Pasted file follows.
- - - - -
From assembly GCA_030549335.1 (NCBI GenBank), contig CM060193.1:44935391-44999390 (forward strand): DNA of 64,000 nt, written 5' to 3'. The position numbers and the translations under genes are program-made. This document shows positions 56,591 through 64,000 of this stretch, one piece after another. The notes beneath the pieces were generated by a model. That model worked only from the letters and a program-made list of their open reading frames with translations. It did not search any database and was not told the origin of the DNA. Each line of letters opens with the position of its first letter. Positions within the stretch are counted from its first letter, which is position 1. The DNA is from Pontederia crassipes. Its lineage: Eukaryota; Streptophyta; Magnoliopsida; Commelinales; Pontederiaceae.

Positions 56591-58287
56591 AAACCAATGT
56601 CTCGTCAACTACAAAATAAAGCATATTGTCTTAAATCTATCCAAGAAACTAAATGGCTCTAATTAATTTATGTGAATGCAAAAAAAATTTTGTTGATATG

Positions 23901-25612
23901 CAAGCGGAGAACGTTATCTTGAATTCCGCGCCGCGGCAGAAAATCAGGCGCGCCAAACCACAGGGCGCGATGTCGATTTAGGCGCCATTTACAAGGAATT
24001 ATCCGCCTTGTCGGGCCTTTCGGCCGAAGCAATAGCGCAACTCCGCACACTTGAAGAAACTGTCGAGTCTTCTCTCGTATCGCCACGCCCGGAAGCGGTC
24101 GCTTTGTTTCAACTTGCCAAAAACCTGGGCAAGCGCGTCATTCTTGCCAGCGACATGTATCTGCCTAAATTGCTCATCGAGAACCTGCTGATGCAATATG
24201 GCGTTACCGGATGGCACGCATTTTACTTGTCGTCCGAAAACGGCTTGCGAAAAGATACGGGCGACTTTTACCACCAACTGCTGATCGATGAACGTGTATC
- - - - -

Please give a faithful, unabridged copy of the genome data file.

From assembly GCA_030549335.1 (NCBI GenBank), contig CM060193.1:44935391-44999390 (forward strand): DNA of 64,000 nt, written 5' to 3'. The position numbers and the translations under genes are program-made. This document shows positions 56,591 through 64,000 of this stretch, one piece after another. The notes beneath the pieces were generated by a model. That model worked only from the letters and a program-made list of their open reading frames with translations. It did not search any database and was not told the origin of the DNA. Each line of letters opens with the position of its first letter. Positions within the stretch are counted from its first letter, which is position 1. The DNA is from Pontederia crassipes. Its lineage: Eukaryota; Streptophyta; Magnoliopsida; Commelinales; Pontederiaceae.

Positions 56591-58287
56591 AAACCAATGT
56601 CTCGTCAACTACAAAATAAAGCATATTGTCTTAAATCTATCCAAGAAACTAAATGGCTCTAATTAATTTATGTGAATGCAAAAAAAATTTTGTTGATATG

Positions 23901-25612
23901 CAAGCGGAGAACGTTATCTTGAATTCCGCGCCGCGGCAGAAAATCAGGCGCGCCAAACCACAGGGCGCGATGTCGATTTAGGCGCCATTTACAAGGAATT
24001 ATCCGCCTTGTCGGGCCTTTCGGCCGAAGCAATAGCGCAACTCCGCACACTTGAAGAAACTGTCGAGTCTTCTCTCGTATCGCCACGCCCGGAAGCGGTC
24101 GCTTTGTTTCAACTTGCCAAAAACCTGGGCAAGCGCGTCATTCTTGCCAGCGACATGTATCTGCCTAAATTGCTCATCGAGAACCTGCTGATGCAATATG
24201 GCGTTACCGGATGGCACGCATTTTACTTGTCGTCCGAAAACGGCTTGCGAAAAGATACGGGCGACTTTTACCACCAACTGCTGATCGATGAACGTGTATC